Blindness to suffering is an inherent consequence of natural selection. Nature is neither kind nor cruel but fiercely indifferent.

  5. #5
    Maybe a letter to the local paper phrased in general terms about this happening to deer would be worthwhile.If this guy is sabotaging your kit he's never likely to be a friend and his wildlife philosophy may benefit from an airing. It may raise the eyebrows of said animal protection organisations. Can be name and address withheld,papers are always on the lookout for a good story,they may even get it right.

    Last edited by private fraser; 11-12-2010 at 17:16.

  6. #6
    Politics, personal grudges, power-games and nature make strange bedfellows. We see it emerge in all sorts of scenarios, but it's horrible when animals are the ones to get in the middle and suffer. Any real man would be glad to see the suffering problem sorted out - even if he had to call in a third party to undertake the task.
    Hmmmm. Maybe he enjoys the fact that he can score a point over you in that way. Humans are strange.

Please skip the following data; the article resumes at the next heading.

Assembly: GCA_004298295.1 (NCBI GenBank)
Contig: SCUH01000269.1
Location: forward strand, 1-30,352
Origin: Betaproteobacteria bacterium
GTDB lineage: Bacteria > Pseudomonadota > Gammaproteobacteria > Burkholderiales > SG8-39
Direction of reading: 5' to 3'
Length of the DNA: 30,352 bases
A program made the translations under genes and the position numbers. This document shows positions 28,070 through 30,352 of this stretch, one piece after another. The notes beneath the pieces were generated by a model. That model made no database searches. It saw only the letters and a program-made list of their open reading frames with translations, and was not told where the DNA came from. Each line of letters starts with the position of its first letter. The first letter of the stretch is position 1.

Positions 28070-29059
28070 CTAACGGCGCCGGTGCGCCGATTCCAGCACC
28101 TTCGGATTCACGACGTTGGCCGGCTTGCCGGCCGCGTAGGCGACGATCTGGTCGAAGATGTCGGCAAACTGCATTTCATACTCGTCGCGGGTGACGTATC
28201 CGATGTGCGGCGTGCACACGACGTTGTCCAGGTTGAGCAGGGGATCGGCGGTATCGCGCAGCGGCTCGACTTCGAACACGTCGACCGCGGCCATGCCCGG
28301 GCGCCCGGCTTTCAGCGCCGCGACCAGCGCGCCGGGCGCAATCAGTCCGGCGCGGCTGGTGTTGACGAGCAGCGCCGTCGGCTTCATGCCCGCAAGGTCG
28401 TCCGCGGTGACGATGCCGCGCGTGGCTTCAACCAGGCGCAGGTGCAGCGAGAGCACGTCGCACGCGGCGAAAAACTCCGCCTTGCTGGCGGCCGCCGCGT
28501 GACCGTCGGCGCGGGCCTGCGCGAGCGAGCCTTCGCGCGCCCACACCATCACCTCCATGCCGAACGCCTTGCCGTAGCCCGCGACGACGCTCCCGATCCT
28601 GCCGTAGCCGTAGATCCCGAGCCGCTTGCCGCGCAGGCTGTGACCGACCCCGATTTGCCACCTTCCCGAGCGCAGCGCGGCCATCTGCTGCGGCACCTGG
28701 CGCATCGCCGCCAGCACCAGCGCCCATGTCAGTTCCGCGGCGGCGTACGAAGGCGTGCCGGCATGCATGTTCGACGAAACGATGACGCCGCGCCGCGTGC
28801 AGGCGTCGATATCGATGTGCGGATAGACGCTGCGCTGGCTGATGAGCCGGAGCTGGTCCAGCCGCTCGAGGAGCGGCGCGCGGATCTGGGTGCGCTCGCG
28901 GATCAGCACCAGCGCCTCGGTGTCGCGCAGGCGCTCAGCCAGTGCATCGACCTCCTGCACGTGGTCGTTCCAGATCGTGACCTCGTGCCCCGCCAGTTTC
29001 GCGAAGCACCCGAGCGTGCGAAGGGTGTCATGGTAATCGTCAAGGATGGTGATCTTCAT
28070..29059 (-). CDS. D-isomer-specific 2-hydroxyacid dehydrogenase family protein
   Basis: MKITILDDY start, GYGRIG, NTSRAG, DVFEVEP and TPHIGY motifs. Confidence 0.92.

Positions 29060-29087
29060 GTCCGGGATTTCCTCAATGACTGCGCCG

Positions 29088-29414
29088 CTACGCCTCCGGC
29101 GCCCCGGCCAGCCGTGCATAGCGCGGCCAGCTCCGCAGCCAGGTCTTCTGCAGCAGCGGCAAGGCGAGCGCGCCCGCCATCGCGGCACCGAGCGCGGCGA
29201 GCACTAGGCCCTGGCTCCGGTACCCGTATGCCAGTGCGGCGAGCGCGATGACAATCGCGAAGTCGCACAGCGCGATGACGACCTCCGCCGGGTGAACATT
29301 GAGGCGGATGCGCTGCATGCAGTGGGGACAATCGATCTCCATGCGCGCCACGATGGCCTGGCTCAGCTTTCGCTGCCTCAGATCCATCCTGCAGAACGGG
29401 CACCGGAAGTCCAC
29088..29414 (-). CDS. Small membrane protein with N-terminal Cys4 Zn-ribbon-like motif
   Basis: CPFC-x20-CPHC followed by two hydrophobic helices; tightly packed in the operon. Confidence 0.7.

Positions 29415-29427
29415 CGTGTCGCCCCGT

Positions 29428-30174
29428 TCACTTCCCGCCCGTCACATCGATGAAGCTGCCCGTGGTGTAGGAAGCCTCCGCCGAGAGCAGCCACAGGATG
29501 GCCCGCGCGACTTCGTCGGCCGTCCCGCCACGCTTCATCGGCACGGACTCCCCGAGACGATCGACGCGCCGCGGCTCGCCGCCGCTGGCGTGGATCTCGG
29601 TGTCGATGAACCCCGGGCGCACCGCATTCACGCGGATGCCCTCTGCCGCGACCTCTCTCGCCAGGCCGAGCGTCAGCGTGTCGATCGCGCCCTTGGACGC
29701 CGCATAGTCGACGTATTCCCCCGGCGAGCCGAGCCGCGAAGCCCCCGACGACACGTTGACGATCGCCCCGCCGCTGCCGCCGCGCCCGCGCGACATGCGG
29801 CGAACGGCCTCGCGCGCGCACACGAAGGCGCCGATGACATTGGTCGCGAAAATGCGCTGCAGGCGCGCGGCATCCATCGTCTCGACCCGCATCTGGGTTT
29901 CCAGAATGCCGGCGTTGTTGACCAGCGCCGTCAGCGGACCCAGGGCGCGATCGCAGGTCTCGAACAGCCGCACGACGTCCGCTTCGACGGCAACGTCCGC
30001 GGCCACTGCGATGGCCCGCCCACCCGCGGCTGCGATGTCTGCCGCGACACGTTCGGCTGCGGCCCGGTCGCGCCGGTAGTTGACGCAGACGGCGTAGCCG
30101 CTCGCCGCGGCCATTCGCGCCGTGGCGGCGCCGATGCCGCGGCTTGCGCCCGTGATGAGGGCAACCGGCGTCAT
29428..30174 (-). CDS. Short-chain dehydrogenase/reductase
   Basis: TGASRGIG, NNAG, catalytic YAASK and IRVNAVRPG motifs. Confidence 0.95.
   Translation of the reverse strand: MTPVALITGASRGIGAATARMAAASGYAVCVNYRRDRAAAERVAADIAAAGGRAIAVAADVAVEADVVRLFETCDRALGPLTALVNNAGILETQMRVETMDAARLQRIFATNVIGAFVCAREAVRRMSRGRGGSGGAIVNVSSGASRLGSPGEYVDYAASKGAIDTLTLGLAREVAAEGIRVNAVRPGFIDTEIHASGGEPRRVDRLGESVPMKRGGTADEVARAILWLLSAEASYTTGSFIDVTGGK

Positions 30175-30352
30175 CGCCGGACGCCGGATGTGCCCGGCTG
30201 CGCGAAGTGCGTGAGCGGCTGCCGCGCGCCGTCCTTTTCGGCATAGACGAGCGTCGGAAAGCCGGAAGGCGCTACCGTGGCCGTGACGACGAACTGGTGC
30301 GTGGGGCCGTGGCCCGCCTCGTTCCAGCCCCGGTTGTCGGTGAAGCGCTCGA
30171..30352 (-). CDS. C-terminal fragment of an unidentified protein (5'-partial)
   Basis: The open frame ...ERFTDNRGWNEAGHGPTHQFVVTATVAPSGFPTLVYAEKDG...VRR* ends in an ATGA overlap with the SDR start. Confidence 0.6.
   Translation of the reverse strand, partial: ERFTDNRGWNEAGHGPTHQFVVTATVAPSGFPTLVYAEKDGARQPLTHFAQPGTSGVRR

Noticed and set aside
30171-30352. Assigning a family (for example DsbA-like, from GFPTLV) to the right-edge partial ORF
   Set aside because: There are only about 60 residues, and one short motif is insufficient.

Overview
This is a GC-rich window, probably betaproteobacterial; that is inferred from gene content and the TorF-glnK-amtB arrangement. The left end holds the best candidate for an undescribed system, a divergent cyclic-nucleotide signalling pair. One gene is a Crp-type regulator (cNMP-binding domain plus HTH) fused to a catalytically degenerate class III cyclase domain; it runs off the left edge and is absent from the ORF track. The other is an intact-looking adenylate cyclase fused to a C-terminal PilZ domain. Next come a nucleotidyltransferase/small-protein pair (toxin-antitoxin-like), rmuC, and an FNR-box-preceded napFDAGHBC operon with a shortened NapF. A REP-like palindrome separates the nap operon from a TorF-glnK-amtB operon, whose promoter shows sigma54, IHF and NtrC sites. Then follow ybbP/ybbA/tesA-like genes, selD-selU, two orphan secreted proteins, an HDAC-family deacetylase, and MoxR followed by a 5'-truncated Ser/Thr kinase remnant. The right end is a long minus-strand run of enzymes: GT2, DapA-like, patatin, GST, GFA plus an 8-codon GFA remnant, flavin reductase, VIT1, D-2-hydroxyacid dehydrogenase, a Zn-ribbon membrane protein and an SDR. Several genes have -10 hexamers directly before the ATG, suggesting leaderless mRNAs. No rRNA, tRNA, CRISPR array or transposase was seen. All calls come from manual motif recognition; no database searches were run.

In the course and years of my job, I've been in the shooting of stags with tangles of abandoned wire on their antlers, and because we are by the sea on three sides - stags trailing - festooned with bridal veils of fish netting. I shot one crippling stag with a half of his hoof stuck in a thrown-away oil filter bowl, and another with a jagged piece of deer leg bone jammed in his mouth.

    MY favourite stag 'head' is from one I found dead with no tongue. His mouth was locked shut so it was not pecked or eaten out and his carcass was reasonably fresh and wholly intact.
    So what caused the loss of tongue which was a stump at the back of his throat ? I believe that he starved to death. No bullet hole in his jaw. Did he receive an adder bite ? (Merely speculation, but at one time the area I found him in was well known for adders.)
    Opinions often differ according to unknown circumstances.